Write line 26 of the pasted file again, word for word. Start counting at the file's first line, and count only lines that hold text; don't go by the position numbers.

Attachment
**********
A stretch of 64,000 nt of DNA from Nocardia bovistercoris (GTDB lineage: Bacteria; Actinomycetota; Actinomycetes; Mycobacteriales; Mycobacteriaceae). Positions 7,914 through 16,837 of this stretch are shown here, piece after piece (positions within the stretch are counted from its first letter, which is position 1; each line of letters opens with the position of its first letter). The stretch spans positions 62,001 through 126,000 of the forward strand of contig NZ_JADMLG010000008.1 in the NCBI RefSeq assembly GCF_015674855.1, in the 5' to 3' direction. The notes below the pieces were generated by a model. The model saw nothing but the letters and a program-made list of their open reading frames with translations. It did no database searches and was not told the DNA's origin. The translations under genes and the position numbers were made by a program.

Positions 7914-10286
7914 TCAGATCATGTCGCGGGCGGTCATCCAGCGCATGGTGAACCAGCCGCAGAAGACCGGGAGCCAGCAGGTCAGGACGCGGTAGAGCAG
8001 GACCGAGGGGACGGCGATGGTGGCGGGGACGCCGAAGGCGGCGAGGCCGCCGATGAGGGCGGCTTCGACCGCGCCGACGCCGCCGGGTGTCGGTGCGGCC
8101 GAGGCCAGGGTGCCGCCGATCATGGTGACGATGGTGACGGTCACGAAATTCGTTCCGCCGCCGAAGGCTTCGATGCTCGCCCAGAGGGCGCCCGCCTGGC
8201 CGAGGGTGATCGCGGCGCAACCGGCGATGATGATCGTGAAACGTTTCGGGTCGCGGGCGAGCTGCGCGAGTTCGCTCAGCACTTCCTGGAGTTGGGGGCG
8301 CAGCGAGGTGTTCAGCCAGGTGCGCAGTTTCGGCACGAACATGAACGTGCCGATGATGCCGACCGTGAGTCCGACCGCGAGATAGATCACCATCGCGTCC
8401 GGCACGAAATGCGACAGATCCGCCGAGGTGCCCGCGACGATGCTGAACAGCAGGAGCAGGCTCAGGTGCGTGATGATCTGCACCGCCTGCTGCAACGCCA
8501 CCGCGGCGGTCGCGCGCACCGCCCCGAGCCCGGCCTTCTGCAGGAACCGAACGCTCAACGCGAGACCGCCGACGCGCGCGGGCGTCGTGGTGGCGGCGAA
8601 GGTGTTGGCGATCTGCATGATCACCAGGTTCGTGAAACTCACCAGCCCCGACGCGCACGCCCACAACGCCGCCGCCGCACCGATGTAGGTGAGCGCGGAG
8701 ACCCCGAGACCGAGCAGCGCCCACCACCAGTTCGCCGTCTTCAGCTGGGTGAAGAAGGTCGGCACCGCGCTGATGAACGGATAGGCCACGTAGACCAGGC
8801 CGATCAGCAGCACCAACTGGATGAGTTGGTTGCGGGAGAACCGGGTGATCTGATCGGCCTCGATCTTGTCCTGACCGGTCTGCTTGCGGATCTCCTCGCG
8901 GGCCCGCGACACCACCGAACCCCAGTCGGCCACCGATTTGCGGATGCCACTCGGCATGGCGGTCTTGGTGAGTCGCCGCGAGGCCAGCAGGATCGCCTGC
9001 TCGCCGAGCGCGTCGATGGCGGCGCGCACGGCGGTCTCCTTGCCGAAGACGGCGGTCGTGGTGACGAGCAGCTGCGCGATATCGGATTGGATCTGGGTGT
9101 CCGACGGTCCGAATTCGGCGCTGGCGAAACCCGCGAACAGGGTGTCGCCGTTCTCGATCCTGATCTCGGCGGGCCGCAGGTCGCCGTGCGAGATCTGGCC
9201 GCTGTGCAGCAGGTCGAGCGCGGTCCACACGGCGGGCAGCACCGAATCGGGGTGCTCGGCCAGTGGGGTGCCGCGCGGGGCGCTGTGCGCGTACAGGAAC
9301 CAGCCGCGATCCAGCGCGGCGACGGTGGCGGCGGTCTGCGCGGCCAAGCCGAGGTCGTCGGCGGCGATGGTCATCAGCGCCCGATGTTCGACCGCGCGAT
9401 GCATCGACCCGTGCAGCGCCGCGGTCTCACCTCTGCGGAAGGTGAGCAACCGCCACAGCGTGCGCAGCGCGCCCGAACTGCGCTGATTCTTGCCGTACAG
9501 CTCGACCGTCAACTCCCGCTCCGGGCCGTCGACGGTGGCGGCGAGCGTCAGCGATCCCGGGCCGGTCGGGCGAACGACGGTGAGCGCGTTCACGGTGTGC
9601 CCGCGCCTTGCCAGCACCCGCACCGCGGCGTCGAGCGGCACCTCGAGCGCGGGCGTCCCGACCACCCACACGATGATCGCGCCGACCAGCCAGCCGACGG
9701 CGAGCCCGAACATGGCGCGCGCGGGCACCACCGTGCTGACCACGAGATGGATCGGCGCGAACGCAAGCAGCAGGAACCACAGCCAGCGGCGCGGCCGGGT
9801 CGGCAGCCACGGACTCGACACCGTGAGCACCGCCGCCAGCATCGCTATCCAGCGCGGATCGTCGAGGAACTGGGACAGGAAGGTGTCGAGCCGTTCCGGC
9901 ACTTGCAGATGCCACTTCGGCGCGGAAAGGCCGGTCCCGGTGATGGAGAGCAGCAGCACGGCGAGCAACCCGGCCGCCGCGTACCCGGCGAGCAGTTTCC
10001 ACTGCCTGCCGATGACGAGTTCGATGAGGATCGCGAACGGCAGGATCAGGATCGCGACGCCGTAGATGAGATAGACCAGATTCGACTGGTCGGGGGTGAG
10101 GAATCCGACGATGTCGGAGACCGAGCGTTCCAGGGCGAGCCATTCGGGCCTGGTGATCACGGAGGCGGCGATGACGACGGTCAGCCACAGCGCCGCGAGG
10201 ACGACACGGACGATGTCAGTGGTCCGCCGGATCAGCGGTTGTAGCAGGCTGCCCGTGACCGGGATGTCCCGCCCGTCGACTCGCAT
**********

10201 ACGACACGGACGATGTCAGTGGTCCGCCGGATCAGCGGTTGTAGCAGGCTGCCCGTGACCGGGATGTCCCGCCCGTCGACTCGCAT